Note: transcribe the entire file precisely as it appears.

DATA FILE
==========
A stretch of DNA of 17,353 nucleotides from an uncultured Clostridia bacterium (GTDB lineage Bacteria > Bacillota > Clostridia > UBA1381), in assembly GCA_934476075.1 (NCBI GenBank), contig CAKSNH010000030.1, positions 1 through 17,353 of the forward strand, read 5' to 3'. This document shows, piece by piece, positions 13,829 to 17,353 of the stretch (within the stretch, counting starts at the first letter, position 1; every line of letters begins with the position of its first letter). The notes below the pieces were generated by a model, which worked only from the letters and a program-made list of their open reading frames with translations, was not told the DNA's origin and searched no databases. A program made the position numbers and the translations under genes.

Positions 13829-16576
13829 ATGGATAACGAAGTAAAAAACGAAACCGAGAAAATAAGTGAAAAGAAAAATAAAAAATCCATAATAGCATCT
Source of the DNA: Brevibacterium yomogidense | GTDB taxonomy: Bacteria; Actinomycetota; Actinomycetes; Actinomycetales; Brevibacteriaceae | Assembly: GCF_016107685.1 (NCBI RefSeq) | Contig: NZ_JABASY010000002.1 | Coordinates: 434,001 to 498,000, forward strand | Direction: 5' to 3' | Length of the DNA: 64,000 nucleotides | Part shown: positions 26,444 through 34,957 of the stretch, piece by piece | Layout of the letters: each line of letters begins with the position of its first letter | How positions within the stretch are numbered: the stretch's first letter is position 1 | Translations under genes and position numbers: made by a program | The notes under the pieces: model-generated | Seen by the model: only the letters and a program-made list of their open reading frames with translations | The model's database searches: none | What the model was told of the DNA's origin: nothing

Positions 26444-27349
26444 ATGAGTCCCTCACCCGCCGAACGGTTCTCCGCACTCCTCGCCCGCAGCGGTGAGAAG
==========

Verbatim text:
A stretch of DNA of 17,353 nucleotides from an uncultured Clostridia bacterium (GTDB lineage Bacteria > Bacillota > Clostridia > UBA1381), in assembly GCA_934476075.1 (NCBI GenBank), contig CAKSNH010000030.1, positions 1 through 17,353 of the forward strand, read 5' to 3'. This document shows, piece by piece, positions 13,829 to 17,353 of the stretch (within the stretch, counting starts at the first letter, position 1; every line of letters begins with the position of its first letter). The notes below the pieces were generated by a model, which worked only from the letters and a program-made list of their open reading frames with translations, was not told the DNA's origin and searched no databases. A program made the position numbers and the translations under genes.

Positions 13829-16576
13829 ATGGATAACGAAGTAAAAAACGAAACCGAGAAAATAAGTGAAAAGAAAAATAAAAAATCCATAATAGCATCT
Source of the DNA: Brevibacterium yomogidense | GTDB taxonomy: Bacteria; Actinomycetota; Actinomycetes; Actinomycetales; Brevibacteriaceae | Assembly: GCF_016107685.1 (NCBI RefSeq) | Contig: NZ_JABASY010000002.1 | Coordinates: 434,001 to 498,000, forward strand | Direction: 5' to 3' | Length of the DNA: 64,000 nucleotides | Part shown: positions 26,444 through 34,957 of the stretch, piece by piece | Layout of the letters: each line of letters begins with the position of its first letter | How positions within the stretch are numbered: the stretch's first letter is position 1 | Translations under genes and position numbers: made by a program | The notes under the pieces: model-generated | Seen by the model: only the letters and a program-made list of their open reading frames with translations | The model's database searches: none | What the model was told of the DNA's origin: nothing

Positions 26444-27349
26444 ATGAGTCCCTCACCCGCCGAACGGTTCTCCGCACTCCTCGCCCGCAGCGGTGAGAAG